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Myrrh Gum

Veterinarian Reviewed on April 30, 2011 by Paulina Nelega, RH
Posted in Uncategorized

Myrrh Gum (Commiphora molmol)

Myrrh Gum is a woody shrub-like tree that does not grow too high and produces sap or resin. The scientific name for Myrrh Gum is Commiphora myrrha. It grows with a thick trunk and has branches with protruding spines. Its leaves have serrated edges and they grow in a bunch of three with two oval shaped small leaves and one larger leaf. It also produces flowers that are a yellowish red in color along with oval shaped brown fruits. It is the truck and stems of the Myrrh Gum plant that produces the thick and translucent resin that is the main part of traditional herbal medicines. And the same has been used for thousands of years throughout Asia and Africa.

History of Myrrh Gum

The Sap of the Myrrh Gum plant is of huge medicinal value and has been the source for treating many health problems for thousands of years. Other names for Myrrh Gum are guggal gum, didthin and mo yao. Myrrh Gum is a dry shrub and is found in deserted regions. It is also found in some areas of Ethiopia, Somalia, the eastern Mediterranean, the Arabic Peninsula etc.

Ancient Uses of Myrrh Gum

The word Myrrh means ‘bitter’ in Arabic and has been of medicinal value for over a thousand years. The ancient uses of Myrrh Gum include burning it as an incense to keep mosquitoes and flies away. It was also used for pain relief for a multitude of conditions, such as menstrual cycle pain and muscle inflammation due to aches and sprains. In some parts of Europe Myrrh Gum is used to treat painful mouth and throat infections, tooth and gum pain, as well as pains due to external injuries. Some ancient uses also include the Chinese people using Myrrh Gum to cure wounds as it works as an excellent antiseptic. And due to its anti-inflammatory properties Myrrh Gum was also popularly used to treat gastro-intestinal problems such as gastricitis and ulcers.

Modern Uses of Myrrh Gum

Myrrh Gum today is used for its broad spectrum antiseptic properties for different kinds of wounds and injuries. Its treatments also include various kinds of sores. It is also a popular veterinary ingredient as it helps to speed up the healing process in dogs, cats and horses. Its antiseptic properties also help to treat gingivitis, tooth problems and bad breath. It is also a very good herb to reduce cholesterol levels, fight off intestinal problems and treat colitis. Another important use of Myrrh Gum is to get rid of fungal infections such as athlete’s foot and its antimicrobial features help to stimulate microphage actions within the human body. Some other uses are treating respiratory disorders, treating dry skin conditions and curing infections.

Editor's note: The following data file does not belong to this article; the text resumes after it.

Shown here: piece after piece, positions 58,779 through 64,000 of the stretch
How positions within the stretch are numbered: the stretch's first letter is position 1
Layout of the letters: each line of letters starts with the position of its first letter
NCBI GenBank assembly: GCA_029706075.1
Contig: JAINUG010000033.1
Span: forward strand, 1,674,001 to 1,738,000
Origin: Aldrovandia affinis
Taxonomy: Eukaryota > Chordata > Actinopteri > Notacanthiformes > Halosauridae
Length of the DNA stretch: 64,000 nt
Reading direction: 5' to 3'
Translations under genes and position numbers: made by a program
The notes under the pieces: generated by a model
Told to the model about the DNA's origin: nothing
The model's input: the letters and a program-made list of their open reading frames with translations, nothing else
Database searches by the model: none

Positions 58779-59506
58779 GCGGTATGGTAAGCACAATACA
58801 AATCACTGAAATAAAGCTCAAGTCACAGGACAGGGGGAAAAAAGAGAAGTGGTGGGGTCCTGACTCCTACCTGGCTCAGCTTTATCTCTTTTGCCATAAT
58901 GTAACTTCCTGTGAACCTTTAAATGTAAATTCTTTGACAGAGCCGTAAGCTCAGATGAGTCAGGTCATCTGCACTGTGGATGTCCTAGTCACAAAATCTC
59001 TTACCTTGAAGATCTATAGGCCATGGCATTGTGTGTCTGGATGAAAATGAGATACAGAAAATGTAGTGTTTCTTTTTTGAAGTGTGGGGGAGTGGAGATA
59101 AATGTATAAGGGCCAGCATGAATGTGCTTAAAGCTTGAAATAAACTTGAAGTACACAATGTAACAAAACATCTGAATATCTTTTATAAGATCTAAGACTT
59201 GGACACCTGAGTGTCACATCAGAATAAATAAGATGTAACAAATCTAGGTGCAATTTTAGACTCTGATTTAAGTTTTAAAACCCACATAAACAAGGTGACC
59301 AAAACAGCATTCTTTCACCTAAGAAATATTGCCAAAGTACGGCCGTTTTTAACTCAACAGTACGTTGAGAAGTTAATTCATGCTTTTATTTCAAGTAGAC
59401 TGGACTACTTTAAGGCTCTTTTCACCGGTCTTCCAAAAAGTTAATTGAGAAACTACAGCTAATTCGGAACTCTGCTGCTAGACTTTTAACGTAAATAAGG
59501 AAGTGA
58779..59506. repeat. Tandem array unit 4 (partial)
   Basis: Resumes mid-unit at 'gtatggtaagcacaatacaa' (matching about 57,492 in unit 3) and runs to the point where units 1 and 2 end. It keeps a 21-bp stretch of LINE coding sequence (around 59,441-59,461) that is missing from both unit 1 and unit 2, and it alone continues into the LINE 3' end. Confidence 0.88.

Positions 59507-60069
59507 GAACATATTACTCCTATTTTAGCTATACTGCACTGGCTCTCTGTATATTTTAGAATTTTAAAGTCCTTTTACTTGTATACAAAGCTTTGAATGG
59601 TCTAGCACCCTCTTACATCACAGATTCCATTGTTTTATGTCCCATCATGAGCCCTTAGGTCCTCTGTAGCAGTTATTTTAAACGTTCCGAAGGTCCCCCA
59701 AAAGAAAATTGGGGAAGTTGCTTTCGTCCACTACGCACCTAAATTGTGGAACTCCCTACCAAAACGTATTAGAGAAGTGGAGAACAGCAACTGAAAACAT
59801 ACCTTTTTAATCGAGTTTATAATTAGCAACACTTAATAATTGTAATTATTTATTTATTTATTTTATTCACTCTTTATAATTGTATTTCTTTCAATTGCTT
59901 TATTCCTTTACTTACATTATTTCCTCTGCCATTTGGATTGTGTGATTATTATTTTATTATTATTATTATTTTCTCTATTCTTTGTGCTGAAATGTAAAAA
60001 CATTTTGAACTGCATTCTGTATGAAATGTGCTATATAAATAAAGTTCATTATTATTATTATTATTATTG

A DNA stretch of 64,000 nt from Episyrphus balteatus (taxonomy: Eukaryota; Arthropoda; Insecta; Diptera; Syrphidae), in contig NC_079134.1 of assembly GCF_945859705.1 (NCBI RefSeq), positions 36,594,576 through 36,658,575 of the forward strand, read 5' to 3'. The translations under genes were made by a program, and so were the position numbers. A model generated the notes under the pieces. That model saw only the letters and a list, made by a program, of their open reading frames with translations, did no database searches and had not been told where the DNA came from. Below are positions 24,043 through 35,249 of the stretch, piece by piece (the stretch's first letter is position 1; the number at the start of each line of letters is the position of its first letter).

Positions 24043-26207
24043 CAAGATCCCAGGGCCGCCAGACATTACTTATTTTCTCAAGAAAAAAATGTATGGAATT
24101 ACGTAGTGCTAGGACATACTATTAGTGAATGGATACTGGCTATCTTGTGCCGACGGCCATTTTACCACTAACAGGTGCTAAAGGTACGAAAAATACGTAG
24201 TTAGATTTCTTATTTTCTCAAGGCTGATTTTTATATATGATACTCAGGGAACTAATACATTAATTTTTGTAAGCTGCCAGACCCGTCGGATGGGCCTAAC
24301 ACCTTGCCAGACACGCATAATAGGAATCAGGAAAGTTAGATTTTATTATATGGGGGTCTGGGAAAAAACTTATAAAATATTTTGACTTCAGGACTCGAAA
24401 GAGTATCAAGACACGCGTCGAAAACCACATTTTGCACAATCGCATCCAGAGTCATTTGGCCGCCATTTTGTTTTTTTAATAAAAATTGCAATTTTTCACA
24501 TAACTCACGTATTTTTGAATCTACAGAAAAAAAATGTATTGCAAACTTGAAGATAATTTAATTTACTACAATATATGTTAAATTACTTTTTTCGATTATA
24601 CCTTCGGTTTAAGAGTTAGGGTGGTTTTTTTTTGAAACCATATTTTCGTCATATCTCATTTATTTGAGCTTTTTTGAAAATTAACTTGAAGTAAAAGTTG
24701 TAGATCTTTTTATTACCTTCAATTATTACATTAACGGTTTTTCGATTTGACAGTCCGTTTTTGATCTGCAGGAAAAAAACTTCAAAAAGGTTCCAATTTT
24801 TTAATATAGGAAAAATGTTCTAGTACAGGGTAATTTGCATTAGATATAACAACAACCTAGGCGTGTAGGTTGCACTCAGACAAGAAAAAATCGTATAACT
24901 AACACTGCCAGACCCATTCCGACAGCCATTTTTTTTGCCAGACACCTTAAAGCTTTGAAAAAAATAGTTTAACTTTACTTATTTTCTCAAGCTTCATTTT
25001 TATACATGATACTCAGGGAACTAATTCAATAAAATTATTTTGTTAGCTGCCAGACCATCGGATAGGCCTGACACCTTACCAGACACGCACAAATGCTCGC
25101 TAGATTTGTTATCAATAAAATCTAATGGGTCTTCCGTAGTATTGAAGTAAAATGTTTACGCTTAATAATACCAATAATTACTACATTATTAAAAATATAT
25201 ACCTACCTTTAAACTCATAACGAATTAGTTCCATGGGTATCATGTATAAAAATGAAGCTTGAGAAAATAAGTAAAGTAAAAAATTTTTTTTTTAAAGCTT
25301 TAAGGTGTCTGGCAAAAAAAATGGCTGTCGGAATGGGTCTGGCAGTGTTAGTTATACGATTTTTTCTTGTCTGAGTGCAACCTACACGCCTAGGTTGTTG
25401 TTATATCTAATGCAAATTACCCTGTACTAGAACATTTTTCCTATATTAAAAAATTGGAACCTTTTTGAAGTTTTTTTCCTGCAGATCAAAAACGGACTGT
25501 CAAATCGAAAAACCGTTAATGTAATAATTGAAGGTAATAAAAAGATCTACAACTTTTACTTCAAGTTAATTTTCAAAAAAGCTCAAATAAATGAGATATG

Side Effects of Myrrh Gum

Myrrh Gum is known to have many benefits if it used properly and there are hardly any side effects at all from this herb. However, it is advisable for pregnant women and breast feeding mothers to discontinue its use due to its strong properties. Some prescription drugs may also interfere with the healing properties of Myrrh Gum hence it is advisable to consult a naturopathic doctor or herbalist before you start consuming it.

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Our Expert

Paulina Nelega, RH
Paulina Nelega, RH, has been in private practice as a Clinical Herbalist for over 15 years. She has developed and taught courses in herbal medicine, and her articles on health have appeared in numerous publications. She is very passionate about the healing power of nature. Ask Dr. Jan

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